The High Chaparral

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Second Season
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Mano with Anita, the girl Don Sebastian has chosen for him to marry.

Don Sebastian feigns his
deathbed scene.

Victoria and Mano believe Don
Sebastian is dying

2.51  The Lion Sleeps   Don Sebastian, Victoria, Mano

Produced and Directed by William F. Claxton       Written by Tim Kelly
Original Broadcast:  March 28, 1969

Don Sebastian, wounded by a would-be assassin, plays on the sympathy of his family and friends in a scheme to gain control of the Cannon Ranch.

Story Line: On his pretended deathbed, Don Sebastian extracts a promise from Manolito to marry Anita Santiago, a beautiful but headstrong neighbor in a plot to join the two ranchos. Victoria gives in to her father's wish to persuade John to sign the Cannon Ranch over to Manolito. Don Sebastian's plan begins to falter when Mano learns that his father is faking, and the assassin returns for a second attempt on Don Sebastian's life.

Guest Stars:

Brenda Benet
as Anita Santiago

Jorge Russek
as El Coyote

Rico Alaniz
as Armando


Luis De Cordova
as the Doctor

Martin Garralaga
as Francisco

Alberto Monte
as the Bandito

Character Highlights: Very good portrayal of Don Sebastian and his relationship with his children which runs the gamut from true love and concern to consternation and conniving. Excellent scenes between Mano and Victoria. John is clearly out of his element at Rancho Montoya and he does a good job of portraying how helpless he is in the full clutches of the Montoya family dynamic. Excellent contribution from Brenda Benet as Anita Santiago, Mano’s intended bride. Mano has some very attractive scenes as her suitor as well as when he playfully but firmly turns her down. Buck and Blue are relatively minor players in the episode, though they play essential roles in the capture of the bandit.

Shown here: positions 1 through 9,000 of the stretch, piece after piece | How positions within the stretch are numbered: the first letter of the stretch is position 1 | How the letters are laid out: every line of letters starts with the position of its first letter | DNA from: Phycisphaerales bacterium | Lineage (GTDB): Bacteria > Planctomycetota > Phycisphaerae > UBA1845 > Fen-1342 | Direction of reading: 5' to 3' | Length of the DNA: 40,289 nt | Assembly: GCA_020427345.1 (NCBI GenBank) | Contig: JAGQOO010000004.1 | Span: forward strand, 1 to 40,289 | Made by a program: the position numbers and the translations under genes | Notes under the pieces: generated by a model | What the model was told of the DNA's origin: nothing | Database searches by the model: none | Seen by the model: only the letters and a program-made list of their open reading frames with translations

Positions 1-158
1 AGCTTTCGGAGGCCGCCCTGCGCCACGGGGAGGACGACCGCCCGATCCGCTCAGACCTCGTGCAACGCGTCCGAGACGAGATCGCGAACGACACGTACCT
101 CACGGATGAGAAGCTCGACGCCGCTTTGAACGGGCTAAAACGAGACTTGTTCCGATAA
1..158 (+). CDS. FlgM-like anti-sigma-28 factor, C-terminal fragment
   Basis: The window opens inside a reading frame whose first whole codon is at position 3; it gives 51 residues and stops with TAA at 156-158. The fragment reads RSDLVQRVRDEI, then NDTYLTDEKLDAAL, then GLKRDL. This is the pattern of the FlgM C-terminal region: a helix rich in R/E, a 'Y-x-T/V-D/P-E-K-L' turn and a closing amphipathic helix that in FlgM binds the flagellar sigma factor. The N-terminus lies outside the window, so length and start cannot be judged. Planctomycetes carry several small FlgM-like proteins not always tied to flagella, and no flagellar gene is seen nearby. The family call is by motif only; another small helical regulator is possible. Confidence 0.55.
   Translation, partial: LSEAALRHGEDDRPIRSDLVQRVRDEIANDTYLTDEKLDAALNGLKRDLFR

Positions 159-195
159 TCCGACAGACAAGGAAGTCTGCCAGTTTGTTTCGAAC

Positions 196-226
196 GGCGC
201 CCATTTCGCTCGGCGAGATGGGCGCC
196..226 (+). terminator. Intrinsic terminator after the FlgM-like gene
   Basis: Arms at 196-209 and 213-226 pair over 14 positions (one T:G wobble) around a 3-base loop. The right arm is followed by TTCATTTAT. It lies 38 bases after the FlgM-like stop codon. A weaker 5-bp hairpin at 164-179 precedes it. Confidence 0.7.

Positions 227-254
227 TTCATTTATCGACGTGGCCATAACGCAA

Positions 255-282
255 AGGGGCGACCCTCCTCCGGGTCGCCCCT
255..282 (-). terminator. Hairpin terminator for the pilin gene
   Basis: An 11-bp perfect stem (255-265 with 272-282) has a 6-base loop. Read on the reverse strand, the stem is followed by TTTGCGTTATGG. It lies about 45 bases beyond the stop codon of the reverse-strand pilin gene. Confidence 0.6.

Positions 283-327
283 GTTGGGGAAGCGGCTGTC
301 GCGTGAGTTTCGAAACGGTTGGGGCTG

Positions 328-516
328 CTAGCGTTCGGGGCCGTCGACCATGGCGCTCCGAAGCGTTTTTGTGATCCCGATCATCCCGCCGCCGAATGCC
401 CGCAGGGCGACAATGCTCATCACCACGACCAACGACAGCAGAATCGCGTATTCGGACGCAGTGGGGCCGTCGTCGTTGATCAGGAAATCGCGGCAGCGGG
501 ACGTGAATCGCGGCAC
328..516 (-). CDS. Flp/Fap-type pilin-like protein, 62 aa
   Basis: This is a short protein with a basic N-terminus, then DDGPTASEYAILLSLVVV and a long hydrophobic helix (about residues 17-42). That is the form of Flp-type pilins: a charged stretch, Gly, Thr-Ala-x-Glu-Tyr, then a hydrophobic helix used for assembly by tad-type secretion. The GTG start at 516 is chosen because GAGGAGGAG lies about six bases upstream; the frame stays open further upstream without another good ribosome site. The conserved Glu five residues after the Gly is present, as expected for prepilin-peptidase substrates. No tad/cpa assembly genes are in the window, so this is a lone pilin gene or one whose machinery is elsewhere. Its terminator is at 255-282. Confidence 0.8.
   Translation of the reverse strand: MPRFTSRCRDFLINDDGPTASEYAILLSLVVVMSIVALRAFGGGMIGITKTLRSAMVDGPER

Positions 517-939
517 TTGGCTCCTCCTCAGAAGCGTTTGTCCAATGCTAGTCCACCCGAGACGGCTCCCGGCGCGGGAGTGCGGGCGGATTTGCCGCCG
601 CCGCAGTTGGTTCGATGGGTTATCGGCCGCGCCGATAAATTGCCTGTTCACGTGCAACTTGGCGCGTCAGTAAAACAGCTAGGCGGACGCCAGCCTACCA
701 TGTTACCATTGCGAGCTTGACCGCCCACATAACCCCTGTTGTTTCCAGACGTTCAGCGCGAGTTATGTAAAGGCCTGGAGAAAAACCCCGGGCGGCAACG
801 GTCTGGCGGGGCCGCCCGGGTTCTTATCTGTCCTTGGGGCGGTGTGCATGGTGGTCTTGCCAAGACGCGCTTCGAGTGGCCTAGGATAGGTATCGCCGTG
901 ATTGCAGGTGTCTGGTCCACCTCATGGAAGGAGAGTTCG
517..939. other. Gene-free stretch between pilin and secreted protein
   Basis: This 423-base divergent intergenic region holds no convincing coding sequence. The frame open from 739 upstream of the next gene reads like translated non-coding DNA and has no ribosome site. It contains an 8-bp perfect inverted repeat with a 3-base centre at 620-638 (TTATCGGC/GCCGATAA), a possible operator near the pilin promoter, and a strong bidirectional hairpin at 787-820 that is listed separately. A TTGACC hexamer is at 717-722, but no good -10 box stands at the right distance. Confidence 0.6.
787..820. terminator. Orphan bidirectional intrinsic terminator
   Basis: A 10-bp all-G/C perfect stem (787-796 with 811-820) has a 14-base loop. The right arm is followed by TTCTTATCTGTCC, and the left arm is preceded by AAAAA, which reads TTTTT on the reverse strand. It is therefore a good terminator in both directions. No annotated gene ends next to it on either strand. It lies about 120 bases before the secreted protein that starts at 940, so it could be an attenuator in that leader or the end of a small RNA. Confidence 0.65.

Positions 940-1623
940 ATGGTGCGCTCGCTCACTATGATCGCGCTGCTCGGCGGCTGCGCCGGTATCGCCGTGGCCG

Complete Episode Synopsis

    Victoria and Manolito, preparing for their father's visit to Chaparral, are notified that Don Sebastian -- also known as "The Lion of Sonora" -- has been shot and is not expected to live. Distraught, the entire family hurries to Rancho Montoya where they find their father on his deathbed, attended by a physician. The Old Lion, preparing to die, has made two last arrangements for his family. First, he wants Manolito to marry Anita de Santiago y Amistad, the daughter of a rich landowner who will give the Montoyas a huge section of land as her dowry. Second, Don Sebastian wants John to take his ranch and combine it with this new land and Rancho Montoya, making "one grand ranch" which will be under Manolito's control.

Victoria and Mano try to comfort their father as he lays wounded with an assassin's bullet.

While both Mano and John balk at these extreme conditions, everyone realizes that Don Sebastian is dying and it would be dishonorable to refuse him these requests. Mano goes off to ponder his future, all the unhappier because Anita is already on her way to Rancho Montoya. John, who hasn't yet signed the documents Don Sebastian has had prepared, tries to reason with his grieving wife, who insists he should sign them to make Don Sebastian happy, and then tear up the papers once her father is dead.

Anita explains to Mano what she expects
from their alliance.

While the Cannons still don't know what to do, Mano's struggle is temporarily eased when he meets his intended bride. Anita is all beauty and grace, and Mano mistakenly thinks she is attracted to him as well. The next morning, however, Mano is given a glimpse of the real Anita: A vain, heartless, shrew of a woman who has no fondness for Mano and has only agreed to marry him because she is convinced the marriage will be profitable.  She envisions a life for them on the social circuit in Europe, far from his friends, whom she considers undesirable to associate with.
Mano, angry at the predicament he finds himself in, goes off to town with the Chaparral boys, where they find that the townspeople have caught his father's "murderer" and are preparing to hang him. Mano sees that this man, Armando, who claims to be a humble wood cutter, is wearing his father's gold and diamond ring, claiming that he traded his burros for it.  Mano takes the ring back, and, in response to the man's pleadings, sets him free. While Mano doesn't believe his story, he reasons with Buck that he can be followed back to the hideout where the rest of the bandidos are.  So Buck and the boys follow Armando while Mano goes back to the ranch.

Mano examines his father's stolen ring after recovering it from one of the bandits.